Point 4: The fee is stated to be “recoupable”, which would lead one to believe that Valve will probably have a system in place to not take royalties from the first income from the game until the amount it recouped. This means that developers are not actually losing any money from this fee unless the game sells so poorly it can’t even recoup the fee. If this is the case then the game shouldn’t be on the store anyways.
Point 5: The Discovery Queue and Greenlight Queue are almost identical. The only difference is that in a Discovery Queue you can actually BUY a game, which is much more important to both:
- Players, because you get to play right away, and…
- Valve, because they only make money when you buy a game, not when you vote on Greenlight.
Machine Learning Is The Future!
After glancing through the comments of the original post I noticed most everyone focused on either hating Greenlight because it created “crappy games” or were freaking out over the potential cost of game submission. No one seemed to notice the most important message:
The Discovery Queue will be the main filtration of what games you see and buy!
The Discovery Queue is similar to many other online stores like Amazon and Google. It uses machine learning to figure out what games you’re most likely to buy, and then shows you those similar games so you actually buy them. You help it learn what you want and don’t want by either buying the game, or telling it to not show you it again. This may come as a surprise to some, but Steam is a store that wants you to buy as much as possible!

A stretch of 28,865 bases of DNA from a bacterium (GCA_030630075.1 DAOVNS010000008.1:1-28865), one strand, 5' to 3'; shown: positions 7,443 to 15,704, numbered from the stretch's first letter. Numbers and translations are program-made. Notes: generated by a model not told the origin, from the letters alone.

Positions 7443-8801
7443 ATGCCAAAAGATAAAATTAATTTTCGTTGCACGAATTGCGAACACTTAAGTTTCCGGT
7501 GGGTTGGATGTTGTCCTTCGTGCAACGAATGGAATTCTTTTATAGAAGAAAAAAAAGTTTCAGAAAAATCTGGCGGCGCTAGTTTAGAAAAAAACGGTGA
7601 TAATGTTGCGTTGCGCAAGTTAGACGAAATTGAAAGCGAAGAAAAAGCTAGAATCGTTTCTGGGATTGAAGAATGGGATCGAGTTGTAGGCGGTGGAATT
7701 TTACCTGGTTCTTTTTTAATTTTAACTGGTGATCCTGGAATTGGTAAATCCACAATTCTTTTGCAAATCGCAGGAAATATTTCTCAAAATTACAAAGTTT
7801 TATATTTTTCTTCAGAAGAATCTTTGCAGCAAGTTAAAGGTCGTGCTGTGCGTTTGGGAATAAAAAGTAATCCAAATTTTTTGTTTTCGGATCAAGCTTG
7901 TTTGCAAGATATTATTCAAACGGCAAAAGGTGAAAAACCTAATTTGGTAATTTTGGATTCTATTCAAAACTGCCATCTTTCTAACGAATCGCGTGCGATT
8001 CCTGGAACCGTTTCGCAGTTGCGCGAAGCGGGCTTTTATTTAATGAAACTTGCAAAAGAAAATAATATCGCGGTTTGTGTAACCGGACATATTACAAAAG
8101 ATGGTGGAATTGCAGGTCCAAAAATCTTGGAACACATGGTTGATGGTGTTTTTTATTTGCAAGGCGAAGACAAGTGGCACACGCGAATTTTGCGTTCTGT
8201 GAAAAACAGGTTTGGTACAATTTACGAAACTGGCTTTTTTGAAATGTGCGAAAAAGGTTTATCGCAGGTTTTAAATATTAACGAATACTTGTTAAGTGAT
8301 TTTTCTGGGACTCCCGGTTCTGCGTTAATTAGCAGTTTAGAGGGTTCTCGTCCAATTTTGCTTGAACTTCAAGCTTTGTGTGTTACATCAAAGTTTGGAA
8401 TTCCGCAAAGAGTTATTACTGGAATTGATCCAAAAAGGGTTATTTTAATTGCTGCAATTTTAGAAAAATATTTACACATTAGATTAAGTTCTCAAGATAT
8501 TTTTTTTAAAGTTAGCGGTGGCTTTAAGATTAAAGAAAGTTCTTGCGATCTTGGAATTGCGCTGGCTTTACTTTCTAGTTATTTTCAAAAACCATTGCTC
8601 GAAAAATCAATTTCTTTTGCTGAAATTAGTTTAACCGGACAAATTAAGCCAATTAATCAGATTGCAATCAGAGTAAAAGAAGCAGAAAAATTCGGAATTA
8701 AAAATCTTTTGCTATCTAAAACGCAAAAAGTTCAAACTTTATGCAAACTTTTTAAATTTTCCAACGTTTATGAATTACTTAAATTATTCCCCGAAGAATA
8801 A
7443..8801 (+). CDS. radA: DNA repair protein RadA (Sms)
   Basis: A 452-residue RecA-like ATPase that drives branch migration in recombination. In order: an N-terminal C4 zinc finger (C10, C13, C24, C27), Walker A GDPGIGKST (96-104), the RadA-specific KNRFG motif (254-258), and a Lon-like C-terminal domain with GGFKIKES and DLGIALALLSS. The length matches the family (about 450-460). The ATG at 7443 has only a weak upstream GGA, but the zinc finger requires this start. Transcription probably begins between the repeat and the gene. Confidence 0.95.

Valve clearly boasts in this write-up that they are very happy with the success of the Discovery Queue…
One of the clearest metrics is that the average time customers spend playing games on Steam has steadily increased since the first Discovery Update. Over the same time period, the average number of titles purchased on Steam by individual customers has doubled. Both of these data points suggest that we’re achieving our goal of helping users find more games that they enjoy playing.